Teaching: on the front line

January 9, 2004

What is your experience of teaching? Pat Leon asks teachers how they manage.

Name : Rosie Parnell

Age : 31

Job : Lecturer in the School of Architecture, University of Sheffield.

Salary : £24K plus a bit.

Qualifications : BA (Hons) architecture, postgraduate diploma in architecture, PhD, PCHE (Sheffield).

Experience : I got into teaching part time in the design studio because I needed money to support my PhD. Sheffield was one of three architectural schools running a radical project on how to get clients and users involved in design education. This is still not accepted practice. I gave communication and collaboration workshops countrywide on presentation skills, presenting your portfolio, doing peer reviews and group working.

As a follow-up, I co-wrote a book about how to get more out of the "crit".

The crit is an event in which students present and defend their design work to a panel of critics.

I then left academia, partly for money but partly because of claustrophobia. I felt cocooned and wanted to make a mark in the outside world. I worked for the Groundwork Trust, Wakefield, as education manager.

It gave me lots of experience managing budgets, working in teams and writing research bids.

Coming back into academia was a difficult decision. I am only four months in and feel constrained by the walls of my not-so-ivory tower. But I have a mission: to develop an approach to teaching that does not result in the anguish I went through as an undergraduate architecture student.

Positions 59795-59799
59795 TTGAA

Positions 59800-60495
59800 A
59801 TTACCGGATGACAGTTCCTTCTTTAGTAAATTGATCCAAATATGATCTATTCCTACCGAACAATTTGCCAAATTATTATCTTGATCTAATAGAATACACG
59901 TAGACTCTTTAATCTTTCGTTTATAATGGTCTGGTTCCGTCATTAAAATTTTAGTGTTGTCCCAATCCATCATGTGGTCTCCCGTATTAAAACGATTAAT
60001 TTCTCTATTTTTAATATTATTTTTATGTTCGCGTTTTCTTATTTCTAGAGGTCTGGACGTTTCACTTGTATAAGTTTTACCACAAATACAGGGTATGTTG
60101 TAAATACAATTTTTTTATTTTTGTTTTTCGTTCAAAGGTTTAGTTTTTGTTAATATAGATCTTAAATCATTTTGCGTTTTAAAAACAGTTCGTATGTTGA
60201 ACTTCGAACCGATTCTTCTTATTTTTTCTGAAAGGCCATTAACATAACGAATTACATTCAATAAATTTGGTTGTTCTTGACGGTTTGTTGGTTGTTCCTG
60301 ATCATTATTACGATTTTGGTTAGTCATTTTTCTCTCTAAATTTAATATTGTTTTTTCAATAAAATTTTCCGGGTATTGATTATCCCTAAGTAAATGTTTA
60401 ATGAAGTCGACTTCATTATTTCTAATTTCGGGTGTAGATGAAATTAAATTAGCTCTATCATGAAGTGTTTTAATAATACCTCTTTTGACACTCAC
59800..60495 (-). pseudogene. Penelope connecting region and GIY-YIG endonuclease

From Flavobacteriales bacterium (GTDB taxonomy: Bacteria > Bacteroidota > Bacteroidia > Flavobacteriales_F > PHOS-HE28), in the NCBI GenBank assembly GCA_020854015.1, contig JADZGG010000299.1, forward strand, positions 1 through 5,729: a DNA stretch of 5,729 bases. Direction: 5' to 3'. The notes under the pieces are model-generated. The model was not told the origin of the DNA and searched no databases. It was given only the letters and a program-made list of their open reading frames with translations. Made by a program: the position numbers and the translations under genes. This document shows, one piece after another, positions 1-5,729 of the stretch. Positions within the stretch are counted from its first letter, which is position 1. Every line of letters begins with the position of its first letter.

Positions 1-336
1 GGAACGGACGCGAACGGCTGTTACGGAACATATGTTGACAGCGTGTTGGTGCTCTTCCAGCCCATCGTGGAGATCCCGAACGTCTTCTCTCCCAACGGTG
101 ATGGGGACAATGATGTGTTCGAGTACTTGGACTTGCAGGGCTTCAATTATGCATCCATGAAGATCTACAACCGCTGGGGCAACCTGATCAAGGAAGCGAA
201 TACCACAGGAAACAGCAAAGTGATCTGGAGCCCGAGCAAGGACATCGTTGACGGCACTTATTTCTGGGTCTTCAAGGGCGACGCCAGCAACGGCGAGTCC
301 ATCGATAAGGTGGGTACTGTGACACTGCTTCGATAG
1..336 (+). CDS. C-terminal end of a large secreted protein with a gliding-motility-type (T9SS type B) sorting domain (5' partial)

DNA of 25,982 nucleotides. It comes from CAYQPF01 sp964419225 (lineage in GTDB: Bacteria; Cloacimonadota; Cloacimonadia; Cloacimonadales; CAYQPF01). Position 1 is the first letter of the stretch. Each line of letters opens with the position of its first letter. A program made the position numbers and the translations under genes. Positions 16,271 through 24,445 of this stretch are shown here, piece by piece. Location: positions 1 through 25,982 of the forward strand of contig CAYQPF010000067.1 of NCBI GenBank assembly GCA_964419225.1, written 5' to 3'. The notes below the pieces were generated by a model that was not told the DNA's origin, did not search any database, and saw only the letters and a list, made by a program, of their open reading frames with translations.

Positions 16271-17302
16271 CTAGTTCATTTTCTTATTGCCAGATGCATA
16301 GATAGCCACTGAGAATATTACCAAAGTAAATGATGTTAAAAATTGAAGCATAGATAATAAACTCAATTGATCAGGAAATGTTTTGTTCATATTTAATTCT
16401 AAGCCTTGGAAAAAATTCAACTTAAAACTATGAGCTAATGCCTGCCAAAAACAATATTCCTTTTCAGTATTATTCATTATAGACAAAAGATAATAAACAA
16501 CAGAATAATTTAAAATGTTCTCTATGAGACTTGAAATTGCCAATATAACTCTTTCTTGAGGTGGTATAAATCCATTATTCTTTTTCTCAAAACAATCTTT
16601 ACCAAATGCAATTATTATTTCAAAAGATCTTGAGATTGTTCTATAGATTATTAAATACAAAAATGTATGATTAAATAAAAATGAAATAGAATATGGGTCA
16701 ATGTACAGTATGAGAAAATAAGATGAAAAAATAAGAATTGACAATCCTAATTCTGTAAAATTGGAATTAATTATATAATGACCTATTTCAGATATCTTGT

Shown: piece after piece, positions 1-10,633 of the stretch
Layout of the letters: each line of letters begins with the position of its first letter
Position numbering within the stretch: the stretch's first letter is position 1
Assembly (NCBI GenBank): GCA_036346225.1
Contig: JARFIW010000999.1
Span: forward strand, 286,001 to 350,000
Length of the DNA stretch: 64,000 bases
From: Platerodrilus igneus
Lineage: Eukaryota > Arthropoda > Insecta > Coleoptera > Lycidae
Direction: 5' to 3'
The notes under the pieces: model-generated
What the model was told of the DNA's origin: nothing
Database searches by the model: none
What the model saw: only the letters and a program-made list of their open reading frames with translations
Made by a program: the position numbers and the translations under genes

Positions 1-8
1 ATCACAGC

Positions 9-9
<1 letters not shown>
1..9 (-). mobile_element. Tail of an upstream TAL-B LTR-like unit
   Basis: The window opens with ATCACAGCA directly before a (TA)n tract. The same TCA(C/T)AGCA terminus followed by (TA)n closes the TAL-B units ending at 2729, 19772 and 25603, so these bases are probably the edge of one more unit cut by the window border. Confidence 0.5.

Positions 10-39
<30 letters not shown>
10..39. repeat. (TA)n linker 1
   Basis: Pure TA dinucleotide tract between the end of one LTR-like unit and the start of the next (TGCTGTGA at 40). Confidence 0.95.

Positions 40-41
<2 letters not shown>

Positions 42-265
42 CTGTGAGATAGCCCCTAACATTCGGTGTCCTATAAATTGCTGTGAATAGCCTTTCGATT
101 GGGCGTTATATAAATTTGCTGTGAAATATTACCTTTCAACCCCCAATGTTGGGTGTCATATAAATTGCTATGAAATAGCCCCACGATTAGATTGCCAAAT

Hours spent teaching : 25 per cent of my total.

Hours on red tape : 15 per cent.

Hours on research : 60 per cent.

Teaching bugbear : Crits and reviews that are not a positive learning experience because they give little or no feedback and do not help students to develop critical skills. Crits and reviews can be fantastic, but so many end up destroying students' confidence.

How would you solve it? Through greater student participation. Tutors have a responsibility to create an environment to support this.

Student-centred learning demands that the traditional power relations are eroded. It is very difficult for students to make this happen unless they are given a framework to work with rather than against.

In the case of crits, this has implications for room layouts, staff and student numbers, the crit format and procedure, the roles adopted by students and staff and so on.

Best teaching moment : When I'm not teaching and the students take control - I am just part of the discussion.

Worst teaching moment : In the lecture theatre. It is difficult to engage in dialogue.

Outside interests : Doing up my wreck of a house.

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